Faizel Patel – 25/09/2020
NGO Right2Know says if the Health Departments new COVID-19 app is using Bluetooth technology, there is a possibility it could be gathering users personal data or information.
According to government, the recently launched Covid Alert SA app will help in finding people who may have been exposed to the Coronavirus.
President Cyril Ramaphosa last week told the nation to use the app.
According to details available on the app, it is built on Apple and Google’s exposure notification framework and “has been designed to protect your identity and security”.
However, it has emerged that the app is allegedly another way of spying on South Africans.
Speaking to Radio Islam, Right2Know’s Thami Nkosi says South Africans may not yet have the “full picture” of the Covid Alert SA app.
“The Jury stands out and there are a couple of experts that have been looking to that operation to give us a sense of whether this is safe to use or not. But what we are told is that it uses Bluetooth and it’s safe to use therefore it’s not going be actually collecting peoples movements and other things. But, the experience we have globally with the use of this app during this pandemic, is that it hasn’t worked elsewhere and the question is why are we using it now?”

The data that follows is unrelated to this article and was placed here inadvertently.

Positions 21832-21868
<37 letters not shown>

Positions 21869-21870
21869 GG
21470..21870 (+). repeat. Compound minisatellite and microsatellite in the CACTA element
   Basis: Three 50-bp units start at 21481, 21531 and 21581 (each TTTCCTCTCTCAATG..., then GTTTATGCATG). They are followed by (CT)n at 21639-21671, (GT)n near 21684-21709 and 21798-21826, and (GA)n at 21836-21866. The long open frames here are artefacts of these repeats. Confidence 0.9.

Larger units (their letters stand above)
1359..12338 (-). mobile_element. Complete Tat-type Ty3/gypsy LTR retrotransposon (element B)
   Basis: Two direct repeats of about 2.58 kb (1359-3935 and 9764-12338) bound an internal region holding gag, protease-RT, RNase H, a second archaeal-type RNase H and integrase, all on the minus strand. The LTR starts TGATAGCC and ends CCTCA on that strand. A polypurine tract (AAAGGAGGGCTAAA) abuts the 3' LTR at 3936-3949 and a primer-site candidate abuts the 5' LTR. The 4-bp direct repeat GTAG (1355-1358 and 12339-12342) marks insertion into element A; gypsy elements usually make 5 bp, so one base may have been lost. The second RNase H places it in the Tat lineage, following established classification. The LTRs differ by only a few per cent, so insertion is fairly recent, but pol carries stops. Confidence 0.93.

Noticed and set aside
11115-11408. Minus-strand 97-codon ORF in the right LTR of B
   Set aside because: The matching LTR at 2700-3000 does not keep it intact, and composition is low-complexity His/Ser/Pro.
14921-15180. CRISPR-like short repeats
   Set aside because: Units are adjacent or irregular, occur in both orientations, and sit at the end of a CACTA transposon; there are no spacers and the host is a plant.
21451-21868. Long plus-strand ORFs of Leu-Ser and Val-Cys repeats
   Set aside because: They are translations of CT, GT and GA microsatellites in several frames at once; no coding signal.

Nkosi says anything that exposes users smartphones to generate any form of information becomes vulnerable to being intercepted by hackers or criminals.
“That’s the danger and I don’t think we’ve been addressing those dangers. I don’t know what the firewall system is of the government to ensure that no hackers can hack into the process, but I think these are some of the question we need to raise. I saw there was a survey that was done by Newzroom Africa looking at what people are concerned about their privacy with this app. Overwhelmingly, majority of the people were saying they are concerned about the honesty and the transparency the government has shown.”
Meanwhile social media law expert Emma Sadleir has allayed fears over privacy concerns related to the government’s Covid Alert SA app.
Sadlier says she has analysed the app and has no concerns adding that fears over privacy issues are unfounded urging South Africans not to believe disinformation and fake news.
Listen to the interview with Thami Nkosi